We told him that he slacks at his work again, we'll deduct his salary.

Here is his picture.

Sorry man :) Just in a great mood after the military approved permits :) !

Permits Re-Approved !!!  


Just this morning, we received a call from the colonel in charge.

He has informed us that with effect from 26 Mar, we will be able to continue with our relief and outreach work in the refugee camp.

So this morning, its a mad rush in Shophouse! and we're re-preparing the permit papers and stuff.

And, for my dear campus crusade friends who have been updating themselves with the blog and praying to help refugee camp. Lets go in ! :)


Hmong : Rats & Friends  


Just went over to our village store to check on our relief products. As expected some 9 bags of milk were damaged by rats. The remaining items are still in tact.

In our store, we still have cartons of dried noodles which have been donated. As the expiry date is close, we'll be distributing these items to destitute villagers over the next few weeks.


How far do I want to go ?  


How far do I want to go ? Thats the question that has been bogging my mind.

This is especially painful as my staff and I wait to regain the permits for entry into the refugee camp. Everyday seems long and challenges awaits on every bend.

Somehow not being able to go up to the refugee camp seems to take a toll on me. I guess I did not realise how much I loved this Hmong Lao people until now.

People have been asking us to give up waiting and just move on. But somehow deep inside me, there is a small hope ... a hope for a miracle to happen.

But till then, I rather not waste time, but to channel the effort and resources to help the children in this village.


Shophouse : Street Kids Outreach  


Today we gathered both the street kids as well as children around the block to bring them out just to river to play.

By the time we reached the river, it was way past lunch time. But not only did the kids not grumble, but they just sat there quietly waiting for the food. When the food arrived, they just started to stuff their mouths with rice and the chicken, its a sight which is both sad as well as happy. These kids probably never had a treat like that.

The niece of my staff sat with them on our way back, she was telling me how moved she was, especially when the children told them that nobody has ever cared enough to even bring them out.

So here are the pictures !

Shophouse : Picture Update  


Our satellite dish sticking out like a sore thumb :)

The little internet cafe & teaching area


Shophouse : Reaching Street Children  


Just this week, our shophouse in Phetchabun started a street kids outreach programme where we bring village children in to care and teach them to differentiate the rights from the wrongs.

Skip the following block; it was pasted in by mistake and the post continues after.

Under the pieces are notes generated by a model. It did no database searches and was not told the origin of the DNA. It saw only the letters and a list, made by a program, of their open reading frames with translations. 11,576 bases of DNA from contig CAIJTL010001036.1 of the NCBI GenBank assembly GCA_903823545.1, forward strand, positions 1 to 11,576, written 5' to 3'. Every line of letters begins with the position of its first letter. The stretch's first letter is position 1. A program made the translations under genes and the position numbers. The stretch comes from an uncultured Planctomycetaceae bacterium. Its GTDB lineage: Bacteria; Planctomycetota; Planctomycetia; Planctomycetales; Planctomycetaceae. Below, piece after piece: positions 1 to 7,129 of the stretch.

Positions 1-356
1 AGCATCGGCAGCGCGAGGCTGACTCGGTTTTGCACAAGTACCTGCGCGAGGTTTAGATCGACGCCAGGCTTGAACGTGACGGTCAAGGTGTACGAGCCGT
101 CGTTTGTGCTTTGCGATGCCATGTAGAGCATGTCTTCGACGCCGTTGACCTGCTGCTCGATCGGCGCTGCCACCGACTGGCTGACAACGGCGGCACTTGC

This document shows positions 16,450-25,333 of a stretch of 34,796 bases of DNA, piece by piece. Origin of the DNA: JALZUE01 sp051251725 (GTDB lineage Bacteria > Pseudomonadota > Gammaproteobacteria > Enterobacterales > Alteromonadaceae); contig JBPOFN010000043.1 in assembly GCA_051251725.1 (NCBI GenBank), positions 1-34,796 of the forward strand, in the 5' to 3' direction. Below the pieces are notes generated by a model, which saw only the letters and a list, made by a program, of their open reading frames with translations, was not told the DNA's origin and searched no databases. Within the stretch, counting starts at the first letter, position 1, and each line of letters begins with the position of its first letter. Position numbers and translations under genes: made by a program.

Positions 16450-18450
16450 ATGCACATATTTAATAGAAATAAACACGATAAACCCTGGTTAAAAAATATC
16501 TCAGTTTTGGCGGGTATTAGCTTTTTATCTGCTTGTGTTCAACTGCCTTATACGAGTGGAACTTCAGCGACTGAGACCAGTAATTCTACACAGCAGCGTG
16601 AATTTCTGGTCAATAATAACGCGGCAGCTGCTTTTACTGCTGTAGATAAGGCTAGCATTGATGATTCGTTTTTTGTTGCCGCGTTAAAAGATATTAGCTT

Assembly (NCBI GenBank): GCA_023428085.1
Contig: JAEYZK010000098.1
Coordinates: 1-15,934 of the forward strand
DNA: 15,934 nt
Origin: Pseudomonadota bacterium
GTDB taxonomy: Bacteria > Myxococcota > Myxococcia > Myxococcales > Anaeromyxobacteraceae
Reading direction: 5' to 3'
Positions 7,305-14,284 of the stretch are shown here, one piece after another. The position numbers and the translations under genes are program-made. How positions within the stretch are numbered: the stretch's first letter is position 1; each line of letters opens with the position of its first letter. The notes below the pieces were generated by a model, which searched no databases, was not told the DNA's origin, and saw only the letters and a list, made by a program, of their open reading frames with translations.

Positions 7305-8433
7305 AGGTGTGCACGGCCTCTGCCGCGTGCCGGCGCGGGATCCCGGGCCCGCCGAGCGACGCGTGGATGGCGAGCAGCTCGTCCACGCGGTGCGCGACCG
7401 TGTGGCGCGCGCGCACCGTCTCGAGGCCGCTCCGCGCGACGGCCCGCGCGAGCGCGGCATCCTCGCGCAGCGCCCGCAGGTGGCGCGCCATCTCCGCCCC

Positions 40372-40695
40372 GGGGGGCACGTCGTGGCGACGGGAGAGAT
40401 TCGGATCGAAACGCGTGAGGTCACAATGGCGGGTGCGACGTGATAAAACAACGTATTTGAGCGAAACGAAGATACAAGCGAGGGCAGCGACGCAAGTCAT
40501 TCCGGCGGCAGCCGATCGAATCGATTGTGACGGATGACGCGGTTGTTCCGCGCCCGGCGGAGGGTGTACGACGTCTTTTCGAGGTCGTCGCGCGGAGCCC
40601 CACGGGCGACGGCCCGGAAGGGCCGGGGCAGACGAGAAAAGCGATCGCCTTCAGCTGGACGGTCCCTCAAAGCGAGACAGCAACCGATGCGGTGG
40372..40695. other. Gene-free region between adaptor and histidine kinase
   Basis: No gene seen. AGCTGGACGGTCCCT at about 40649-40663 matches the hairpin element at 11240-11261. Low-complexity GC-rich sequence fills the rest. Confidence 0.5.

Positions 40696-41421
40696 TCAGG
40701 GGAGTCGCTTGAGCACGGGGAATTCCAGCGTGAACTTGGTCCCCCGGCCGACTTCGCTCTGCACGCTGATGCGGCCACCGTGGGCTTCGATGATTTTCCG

Just in this first starting week, we have 4 children (9-12 years) coming into the program. All these children have stained past and have been given up by the villagers and relatives alike. But we take them in to give them a second chance.

I guess thats why RADION was born - To reach souls and give them a second chance.

Y-Gen : Meeting Updates  


Just a short update on the progress of Y-Gen.

I've meet up with the collection team to understand more about how they function. The collection team in essence will be doing the actual rescue operations and for us, we'll be in charge of rehabilitating these children in a safe environment.

Simultaneously, we are also in discussions with another Singapore-based NGO to discuss on the building of this centre.

This is one of the places which I'm looking at.

Hmong : News Update  



Something meaningful  


GEORGE CARLIN (His wife recently died...)

George Carlin is comedian of the 70's and 80's - could write something so
very eloquent...and so very appropriate.

A Message by George Carlin:

The paradox of our time in history is that we have taller buildings but
shorter tempers, wider Freeways , but narrower viewpoints. We spend more,
but have less, we buy more, but enjoy less. We have bigger houses and
smaller families, more conveniences, but less time. We have more degrees
but less sense, more knowledge, but less judgment, more experts, yet more
problems, more medicine, but less wellness.

We drink too much, smoke too much, spend too recklessly, laugh too little,
drive too fast, get too angry, stay up too late, get up too tired, read too
little, watch TV too much, and pray too seldom.

We have multiplied our possessions, but reduced our values. We talk too
much, love too seldom, and hate too often.

We've learned how to make a living, but not a life. We've added years to
life not life to years. We've been all the way to the moon and back, but
have trouble crossing the street to meet a new neighbor. We conquered outer
space but not inner space. We've done larger things, but not better things.

We've cleaned up the air, but polluted the soul. We've conquered the atom,
but not our prejudice. We write more, but learn less. We plan more, but
accomplish less. We've learned to rush, but not to wait. We build more
computers to hold more information, to produce more copies than ever, but
we communicate less and less.

These are the times of fast foods and slow digestion, big men and small
character, steep profits and shallow relationships. These are the days of
two incomes but more divorce, fancier houses, but broken homes. These are
days of quick trips, disposable diapers, throwaway morality, one night
stands, overweight bodies, and pills that do everything from cheer, to